We therefore reverse the dismissal of the complaint and remand to the district court for proceedings consistent with this opinion.10
REVERSED and REMANDED.
15 U.S.C. § 1601 Et seq
The cash price for Contract A was $5600 a down payment of $1600 with the rest to be paid in 60 monthly installments of $100.35. Total payments were listed as $5726.79. The cash price for Contract B was $3400, payable in 84 monthly installments of $72.89. Total payments were listed as $6122.76
Why Mrs. Blair signed two contracts is not in the record. The second contract was identified in the corner as being from the Florida National Banks of Florida. The contractor was identified as the National Construction Company
Title 5, Section 316 Et seq., Code of Alabama 1940 (Supp.1973)
The common law claims included breach of the construction contract, fraud and deceit in the entering into of the contract, and inducing the defendant to execute an unconscionable contract
Specifically, Mrs. Blair sought to compel the defendants to comply with the Alabama Consumer Finance Act, to prevent them from foreclosing on the mortgage or any liens or of suing to enforce the performance of the contract, and to rescind the contracts and other agreements pursuant to Title 5, Section 323, Code of Alabama 1940 (Supp.1973) with recovery of the finance charge, penalties, and attorney's fees provided for under that Act, in Title 5, Section 330. She also wanted a declaratory judgment that the contracts were unconscionable pursuant to the common law and Title 5, Section 327 Code of Alabama 1940 (Supp.1973); and that defendant National Construction Co. had failed to substantially perform its contract. Also sought were damages for fraud and deceit
She also asked for a declaratory judgment that the acts and practices of the defendant violated the federal Truth-in-Lending Act, sought an injunction to prevent them from not complying with that law, and sought refunds and penalties under that Act pursuant to 15 U.S.C. § 1635 and 1640.
Section 1638 says in part:
(a) In connection with each consumer credit sale not under an open end credit plan, the creditor shall disclose each of the following items which is applicable:
(1) The cash price of the property or service purchased.
(2) The sum of any amounts credited as downpayment (including any trade-in).
(3) The difference between the amount referred to in paragraph (1) and the amount referred to in paragraph (2).
(4) All other charges, individually itemized, which are included in the amount of the credit extended but which are not part of the finance charge.
(5) The total amount to be financed (the sum of the amount described in paragraph (3) plus the amount described in paragraph (4)).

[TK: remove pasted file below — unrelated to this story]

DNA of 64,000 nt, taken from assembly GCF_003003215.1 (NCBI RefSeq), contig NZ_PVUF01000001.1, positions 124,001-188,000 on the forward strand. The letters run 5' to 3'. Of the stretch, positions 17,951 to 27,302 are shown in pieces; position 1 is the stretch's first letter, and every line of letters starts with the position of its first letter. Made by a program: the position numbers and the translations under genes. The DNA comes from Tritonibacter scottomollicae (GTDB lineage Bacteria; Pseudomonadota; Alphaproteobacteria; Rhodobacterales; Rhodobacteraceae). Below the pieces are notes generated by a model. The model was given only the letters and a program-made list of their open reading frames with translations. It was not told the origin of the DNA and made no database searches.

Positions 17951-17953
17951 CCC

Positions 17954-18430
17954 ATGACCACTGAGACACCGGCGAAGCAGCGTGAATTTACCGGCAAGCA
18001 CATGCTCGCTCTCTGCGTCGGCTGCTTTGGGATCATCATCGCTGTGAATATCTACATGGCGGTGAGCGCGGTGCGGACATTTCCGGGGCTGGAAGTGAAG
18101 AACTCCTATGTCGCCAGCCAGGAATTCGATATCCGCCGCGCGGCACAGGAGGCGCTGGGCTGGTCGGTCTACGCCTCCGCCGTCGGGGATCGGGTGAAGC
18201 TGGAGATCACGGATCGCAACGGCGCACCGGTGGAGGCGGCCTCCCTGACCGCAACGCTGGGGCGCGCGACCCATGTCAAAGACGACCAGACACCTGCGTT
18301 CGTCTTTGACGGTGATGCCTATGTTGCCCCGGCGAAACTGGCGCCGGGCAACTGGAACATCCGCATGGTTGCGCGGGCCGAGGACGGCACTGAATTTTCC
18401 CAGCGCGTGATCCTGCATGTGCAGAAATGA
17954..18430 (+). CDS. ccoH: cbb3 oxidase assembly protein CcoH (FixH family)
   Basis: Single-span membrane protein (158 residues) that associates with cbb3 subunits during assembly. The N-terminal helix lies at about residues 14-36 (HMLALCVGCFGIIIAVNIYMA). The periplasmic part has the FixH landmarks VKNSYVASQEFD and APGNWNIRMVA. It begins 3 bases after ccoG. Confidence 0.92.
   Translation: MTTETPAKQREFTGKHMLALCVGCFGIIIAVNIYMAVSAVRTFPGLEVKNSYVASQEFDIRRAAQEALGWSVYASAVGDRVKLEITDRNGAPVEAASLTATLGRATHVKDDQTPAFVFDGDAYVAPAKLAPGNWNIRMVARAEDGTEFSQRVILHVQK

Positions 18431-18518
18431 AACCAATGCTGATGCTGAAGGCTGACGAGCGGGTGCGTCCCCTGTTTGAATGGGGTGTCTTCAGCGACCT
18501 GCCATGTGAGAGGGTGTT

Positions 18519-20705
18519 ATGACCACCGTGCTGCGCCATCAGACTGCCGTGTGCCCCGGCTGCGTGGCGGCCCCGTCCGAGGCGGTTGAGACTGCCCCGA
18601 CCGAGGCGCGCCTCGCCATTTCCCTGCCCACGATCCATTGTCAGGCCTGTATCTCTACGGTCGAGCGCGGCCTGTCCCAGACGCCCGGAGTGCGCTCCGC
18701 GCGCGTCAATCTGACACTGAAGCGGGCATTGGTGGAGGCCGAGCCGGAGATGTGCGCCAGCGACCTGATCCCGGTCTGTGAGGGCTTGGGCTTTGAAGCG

(6) Except in the case of a sale of a dwelling, the amount of the finance charge, which may in whole or in part be designated as a time-price differential or any similar term to the extent applicable.
(7) The finance charge expressed as an annual percentage rate except in the case of a finance charge.
(A) which does not exceed $5 and is applicable to an amount financed not exceeding $75, or
(B) which does not exceed $7.50 and is applicable to an amount financed exceeding $75.
A creditor may not divide a consumer credit sale into two or more sales to avoid the disclosure of an annual percentage rate pursuant to this paragraph.
(8) The number, amount, and due dates or periods of payments scheduled to repay the indebtedness.
(9) The default, delinquency, or similar charges payable in the event of late payments.
(10) A description of any security interest held or to be retained or acquired by the creditor in connection with the extension of credit, and a clear identification of the property to which the security interest relates.
Section 1639 says, in part:
(a) Any creditor making a consumer loan or otherwise extending consumer credit in a transaction which is neither a consumer credit sale nor under an open end consumer credit plan shall disclose each of the following items, to the extent applicable:
(1) The amount of credit of which the obligor will have the actual use, or which is or will be paid to him or for his account or to another person on his behalf.
(2) All charges, individually itemized, which are included in the amount of credit extended but which are not part of the finance charge.
(3) The total amount to be financed (the sum of the amounts referred to in paragraph (1) plus the amounts referred to in paragraph (2)).
(4) Except in the case of a loan secured by a first lien on a dwelling and made to finance the purchase of that dwelling, the amount of the finance charge.
(5) The finance charge expressed as an annual percentage rate except in the case of a finance charge
(A) which does not exceed $5 and is applicable to an extension of consumer credit not exceeding $75, or
(B) which does not exceed $7.50 and is applicable to an extension of consumer credit exceeding $75.
A creditor may not divide an extension of credit into two or more transactions to avoid the disclosure of an annual percentage rate pursuant to this paragraph.
(6) The number, amount, and the due dates or periods of payments scheduled to repay the indebtedness.
(7) The default, delinquency, or similar charges payable in the event of late payments.
(8) A description of any security interest held or to be retained or acquired by the creditor in connection with the extension of credit, and a clear identification of the property to which the security interest relates.
We do not need to decide whether every such combination, no matter how clearly described and disclosed, would be a violation
The plaintiff also argued that she was entitled to attorney's fees. Consideration of that issue at this point in the litigation would be premature. Title 15 U.S.C. § 1640(a)(3) provides that in any successful action to enforce liability under the Truth-in-Lending Act, the defendant is liable for a "reasonable attorney's fee." However, since the plaintiff has not prevailed on the merits, she cannot recover. Cf. McGowan v. Credit Center of North Jackson, Inc., 546 F.2d 73, 77 (5th Cir. 1977); Sosa v. Fite, 498 F.2d 114, 122 (5th Cir. 1974); Thomas v. Myers-Dickson Furniture Company, 479 F.2d 740, 748 (5th Cir. 1973)